Málaga is a large city on the Mediterranean coast. We arrived on the same day from Granada via Bobadilla. An interesting story is that we found out that we needed reservations for the second leg of the trip (from Bobadilla to Málaga), and we had exactly 7 minutes to buy the reservations and change trains. We relied on Scott's Spanish (he was the only one in our group who has had some Spanish in school), and he came through with about 5 seconds to spare! The train ride took us through some really beautiful mountain ranges.
Our hotel was really nice. There were balconies where we could look out to the sea. We went out for tapas that evening. Tapas is a great Spanish tradition! They are essentially appetizers, usually made from seafood such as octopus, caviar, squid and crab meat, and every bar will have them. Delicious! Although I couldn't convince Scott that seafood can be good.
Another food item I loved is Málaga flavored gelato (Italian ice cream). It has a rich rum raisin taste and awesome texture. I also found out that every place has a little different variation of the Spanish tortilla, but they were all tasty! June and Michelle were addicted to churros and chocolate sauce by now. We also ran into Matt, an exchange student who hung out with us the next day and served as our translator. (This dude was really tall!)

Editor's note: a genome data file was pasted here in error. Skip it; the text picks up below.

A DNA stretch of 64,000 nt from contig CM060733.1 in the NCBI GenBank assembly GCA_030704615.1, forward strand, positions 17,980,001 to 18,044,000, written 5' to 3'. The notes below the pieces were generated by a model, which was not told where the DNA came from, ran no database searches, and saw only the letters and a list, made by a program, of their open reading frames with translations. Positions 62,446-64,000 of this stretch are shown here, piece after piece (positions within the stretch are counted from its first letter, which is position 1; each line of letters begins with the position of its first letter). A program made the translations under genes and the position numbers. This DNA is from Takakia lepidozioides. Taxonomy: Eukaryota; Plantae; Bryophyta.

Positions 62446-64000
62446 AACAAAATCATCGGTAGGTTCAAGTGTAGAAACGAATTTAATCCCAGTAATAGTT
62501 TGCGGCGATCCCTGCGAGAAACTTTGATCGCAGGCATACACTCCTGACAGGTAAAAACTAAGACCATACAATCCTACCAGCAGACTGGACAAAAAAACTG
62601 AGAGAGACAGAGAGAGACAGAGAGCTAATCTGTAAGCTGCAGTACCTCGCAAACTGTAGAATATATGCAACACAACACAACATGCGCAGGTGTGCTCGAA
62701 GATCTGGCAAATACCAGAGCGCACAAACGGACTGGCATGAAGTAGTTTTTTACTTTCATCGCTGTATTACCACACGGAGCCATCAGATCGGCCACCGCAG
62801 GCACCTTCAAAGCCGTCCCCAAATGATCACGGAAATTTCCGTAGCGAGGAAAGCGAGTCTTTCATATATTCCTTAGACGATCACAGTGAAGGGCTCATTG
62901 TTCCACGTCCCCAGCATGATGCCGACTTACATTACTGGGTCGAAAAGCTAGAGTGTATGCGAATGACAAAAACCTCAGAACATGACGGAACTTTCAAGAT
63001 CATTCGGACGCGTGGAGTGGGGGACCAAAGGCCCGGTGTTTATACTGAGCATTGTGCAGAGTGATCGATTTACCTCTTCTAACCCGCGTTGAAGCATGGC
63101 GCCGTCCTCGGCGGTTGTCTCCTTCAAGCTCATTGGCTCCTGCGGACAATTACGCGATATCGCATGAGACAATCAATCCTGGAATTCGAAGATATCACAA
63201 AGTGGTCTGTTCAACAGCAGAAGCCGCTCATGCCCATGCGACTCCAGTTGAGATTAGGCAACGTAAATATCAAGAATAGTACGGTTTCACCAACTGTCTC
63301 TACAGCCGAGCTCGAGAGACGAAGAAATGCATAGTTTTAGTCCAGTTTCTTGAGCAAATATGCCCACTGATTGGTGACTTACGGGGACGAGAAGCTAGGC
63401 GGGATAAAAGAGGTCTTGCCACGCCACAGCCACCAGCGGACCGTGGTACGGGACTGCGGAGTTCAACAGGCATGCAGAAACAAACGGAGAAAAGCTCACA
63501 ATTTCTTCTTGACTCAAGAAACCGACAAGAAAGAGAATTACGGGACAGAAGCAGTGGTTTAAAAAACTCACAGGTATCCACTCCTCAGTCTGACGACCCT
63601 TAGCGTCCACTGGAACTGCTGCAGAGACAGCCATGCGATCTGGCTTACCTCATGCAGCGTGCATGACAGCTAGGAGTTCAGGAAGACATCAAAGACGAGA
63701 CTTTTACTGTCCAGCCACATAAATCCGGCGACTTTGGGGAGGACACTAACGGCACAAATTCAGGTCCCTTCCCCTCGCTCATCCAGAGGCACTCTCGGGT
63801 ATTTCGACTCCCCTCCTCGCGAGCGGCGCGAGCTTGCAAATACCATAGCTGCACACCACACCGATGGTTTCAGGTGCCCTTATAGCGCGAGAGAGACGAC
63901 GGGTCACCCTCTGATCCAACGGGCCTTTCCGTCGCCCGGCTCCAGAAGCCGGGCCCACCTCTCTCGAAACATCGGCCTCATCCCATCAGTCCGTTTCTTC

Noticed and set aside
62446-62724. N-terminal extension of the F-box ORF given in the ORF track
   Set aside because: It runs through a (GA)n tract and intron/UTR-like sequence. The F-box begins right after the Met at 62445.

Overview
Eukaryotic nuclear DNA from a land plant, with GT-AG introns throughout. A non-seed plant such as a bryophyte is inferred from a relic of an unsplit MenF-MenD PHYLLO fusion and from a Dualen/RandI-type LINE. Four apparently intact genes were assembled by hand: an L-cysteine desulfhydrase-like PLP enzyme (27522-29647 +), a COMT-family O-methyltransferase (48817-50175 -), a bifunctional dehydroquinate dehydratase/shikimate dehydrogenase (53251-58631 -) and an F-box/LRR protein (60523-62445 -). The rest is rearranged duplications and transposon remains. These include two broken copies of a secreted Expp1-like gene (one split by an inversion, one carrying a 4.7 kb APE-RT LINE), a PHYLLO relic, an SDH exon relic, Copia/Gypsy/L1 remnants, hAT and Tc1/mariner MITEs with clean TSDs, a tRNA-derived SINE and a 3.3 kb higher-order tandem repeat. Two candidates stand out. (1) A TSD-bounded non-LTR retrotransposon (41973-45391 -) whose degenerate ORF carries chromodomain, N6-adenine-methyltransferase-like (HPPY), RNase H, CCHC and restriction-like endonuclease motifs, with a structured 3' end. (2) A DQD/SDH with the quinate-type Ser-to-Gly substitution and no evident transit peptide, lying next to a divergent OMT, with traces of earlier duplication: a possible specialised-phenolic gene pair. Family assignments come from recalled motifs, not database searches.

In the morning, we took a taxi to the top of the hill above Málaga and toured the Castillo de Gibralfaro, a Moorish stronghold complete with battlements, dungeons, and even a garden in the middle. Here I am playing soldier in one of the guard shacks.
Sun!! We see our first glimpse of sun light since we've been in Spain. Here's a shot of me at the castle with the town of Málaga and its coast line in the background.
Matt, Michelle, me and Scott playing on the Moorish castle walls.
June, me and Michelle with Málaga behind us.
A view of the garden in the middle of the castle.
Well kept walkways inside the castle.
In a small museum in the castle, Scott seems to be threatened by this well armed soldier.
On the walk down from the castle, we found the Alcazaba (a lower castle built in the 9th century) to be closed for renovations. Bummer! But I was able to get this postcard quality photo of the Málaga bullfighting arena.
We found out that Pablo Picasso was born in Málaga in 1881. This is Plaza de la Merced, his birthplace. His small apartment is located directly behind the tall obelisk. A large copy of Picasso's "Guernica" (a famous painting depicting the horrors of war) is prominently displayed in the train station.
Hey, there's a "Cheers" bar in Málaga!
No visit to an European town would be complete without a trip to its largest church, the Catedral. This is a picture of another amazing guilded chapel inside.